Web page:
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Department of Archaeology

Monday, 12 June, 2023 - 16:00 to 17:30
Event speaker: 
María Coto-Sarmiento, School of Culture and Society, Aarhus University, Denmark

The dispersal of modern humans during the Pleistocene is a crucial aspect of our evolutionary history, and Central Asia with its extreme environments offers a unique context to investigate the role of human behaviour in dispersals under adverse conditions. However, sparse archaeological data in Central Asia makes reconstructing dispersal routes and chronology challenging. In such cases, computational models offer a powerful tool for simulating behavioural scenarios in the past.

In this study, we introduce an evolutionary Agent-Based Model that explores the effects of behavioural adaptations on human dispersals in Central Asia (Kazakhstan) during the Pleistocene, with a focus on the role of cooperation under climate constraints. Our model incorporates survey data from archaeological sites in the Altai and Tian Shan regions in Kazakhstan, collected during fieldwork from 2013-2022.

Using an evolutionary framework proposed by Henrich and Boyd, the model analyses cooperation strategies based on the maintenance cost of cooperation, the application of punishment to non-cooperators, and cultural transmission through conformist behaviour.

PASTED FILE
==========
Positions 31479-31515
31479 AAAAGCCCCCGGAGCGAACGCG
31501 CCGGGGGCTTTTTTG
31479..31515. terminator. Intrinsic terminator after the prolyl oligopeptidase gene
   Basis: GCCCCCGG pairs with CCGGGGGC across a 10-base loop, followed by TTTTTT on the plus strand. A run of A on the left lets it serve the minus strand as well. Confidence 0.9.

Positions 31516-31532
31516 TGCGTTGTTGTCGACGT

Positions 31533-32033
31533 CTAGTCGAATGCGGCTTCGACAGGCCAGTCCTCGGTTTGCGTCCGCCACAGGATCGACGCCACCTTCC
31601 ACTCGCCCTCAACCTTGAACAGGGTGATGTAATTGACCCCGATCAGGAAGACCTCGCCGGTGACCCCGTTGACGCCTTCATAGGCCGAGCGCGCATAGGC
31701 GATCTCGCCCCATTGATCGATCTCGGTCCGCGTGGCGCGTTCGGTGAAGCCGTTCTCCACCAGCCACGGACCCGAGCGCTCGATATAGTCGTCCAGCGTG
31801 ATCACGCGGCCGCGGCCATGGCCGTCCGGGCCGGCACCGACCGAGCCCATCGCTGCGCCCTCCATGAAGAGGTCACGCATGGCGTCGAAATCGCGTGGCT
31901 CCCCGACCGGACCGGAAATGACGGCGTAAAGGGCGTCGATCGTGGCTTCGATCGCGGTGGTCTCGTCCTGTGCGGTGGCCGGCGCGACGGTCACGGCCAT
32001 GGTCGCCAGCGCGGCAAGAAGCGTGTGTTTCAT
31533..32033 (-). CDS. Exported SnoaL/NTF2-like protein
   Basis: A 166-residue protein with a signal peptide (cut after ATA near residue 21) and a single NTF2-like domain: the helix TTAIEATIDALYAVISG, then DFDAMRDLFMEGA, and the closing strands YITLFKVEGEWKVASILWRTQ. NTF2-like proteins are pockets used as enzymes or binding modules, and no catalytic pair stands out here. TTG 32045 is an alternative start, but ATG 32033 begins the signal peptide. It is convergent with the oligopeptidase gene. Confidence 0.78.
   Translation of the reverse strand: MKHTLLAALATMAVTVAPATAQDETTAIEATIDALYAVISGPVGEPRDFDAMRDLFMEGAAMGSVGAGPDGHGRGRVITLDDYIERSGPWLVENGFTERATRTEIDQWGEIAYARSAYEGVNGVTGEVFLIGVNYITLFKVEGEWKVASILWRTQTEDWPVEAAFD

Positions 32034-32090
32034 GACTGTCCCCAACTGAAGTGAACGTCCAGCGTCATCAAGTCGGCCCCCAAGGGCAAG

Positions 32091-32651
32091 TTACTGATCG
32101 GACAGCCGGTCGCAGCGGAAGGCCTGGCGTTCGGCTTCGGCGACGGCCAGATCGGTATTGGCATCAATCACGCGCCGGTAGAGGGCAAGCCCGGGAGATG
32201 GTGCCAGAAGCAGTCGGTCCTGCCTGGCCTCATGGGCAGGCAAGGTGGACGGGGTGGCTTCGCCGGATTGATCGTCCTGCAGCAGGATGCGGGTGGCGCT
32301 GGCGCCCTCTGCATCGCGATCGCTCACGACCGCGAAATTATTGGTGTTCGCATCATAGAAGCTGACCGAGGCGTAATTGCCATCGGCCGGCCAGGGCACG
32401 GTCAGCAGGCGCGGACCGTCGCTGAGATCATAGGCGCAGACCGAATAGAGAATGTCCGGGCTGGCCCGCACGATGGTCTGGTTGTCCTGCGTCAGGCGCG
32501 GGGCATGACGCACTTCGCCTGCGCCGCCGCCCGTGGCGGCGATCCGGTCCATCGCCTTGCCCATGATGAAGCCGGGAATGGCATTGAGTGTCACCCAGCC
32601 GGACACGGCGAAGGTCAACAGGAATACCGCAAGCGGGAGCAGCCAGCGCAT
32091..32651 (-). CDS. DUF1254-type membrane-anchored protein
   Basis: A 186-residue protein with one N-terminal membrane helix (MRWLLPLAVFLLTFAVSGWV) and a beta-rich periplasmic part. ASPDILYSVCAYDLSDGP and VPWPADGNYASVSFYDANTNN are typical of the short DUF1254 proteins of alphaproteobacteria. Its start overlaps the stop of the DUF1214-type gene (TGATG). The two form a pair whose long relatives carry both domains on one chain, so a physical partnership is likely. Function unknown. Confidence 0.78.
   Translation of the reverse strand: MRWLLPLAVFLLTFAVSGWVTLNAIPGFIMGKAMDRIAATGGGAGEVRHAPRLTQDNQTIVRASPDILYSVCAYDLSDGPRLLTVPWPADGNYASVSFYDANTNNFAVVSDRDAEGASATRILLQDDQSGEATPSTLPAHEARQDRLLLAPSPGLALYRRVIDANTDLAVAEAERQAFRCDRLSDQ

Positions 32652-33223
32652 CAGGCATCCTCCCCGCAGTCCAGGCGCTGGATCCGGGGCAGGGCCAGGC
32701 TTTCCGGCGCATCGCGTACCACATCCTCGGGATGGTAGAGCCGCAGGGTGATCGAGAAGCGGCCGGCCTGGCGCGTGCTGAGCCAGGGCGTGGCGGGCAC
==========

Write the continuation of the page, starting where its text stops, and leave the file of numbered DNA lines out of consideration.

These mechanisms are tested within four theoretical climate scenarios based on average temperatures during glacial and interglacial periods.The selection of these climate temperatures corresponds to the reason for testing and comparing examples of temperatures more representative (extreme and non-extreme) during the Glacial and Interglacial periods.

The aim of this study is to analyse the impact of extreme climate scenarios and how each scenario affects human cooperation depending on the different regions and climates.

To achieve this, the model creates a simulated environment where groups of humans search for resources while facing challenging climate conditions and competing for survival.

Preliminary results suggest that a) population size influences the pressure to adopt cooperative or non-cooperative strategy, b) climate change has an impact to adopt cooperation, and c) that the degree of cooperation affects survival during extreme climatic conditions.

Our results shed light on the role of cooperation in hominin dispersals in Central Asia and contribute to a wider understanding of human evolution. The methods and results of this study are relevant to a broader audience interested in human evolution and can be applied to other topics in the study of the human past

Event location: 
McDonald Institute Seminar Room, Department of Archaeology, Downing Site.
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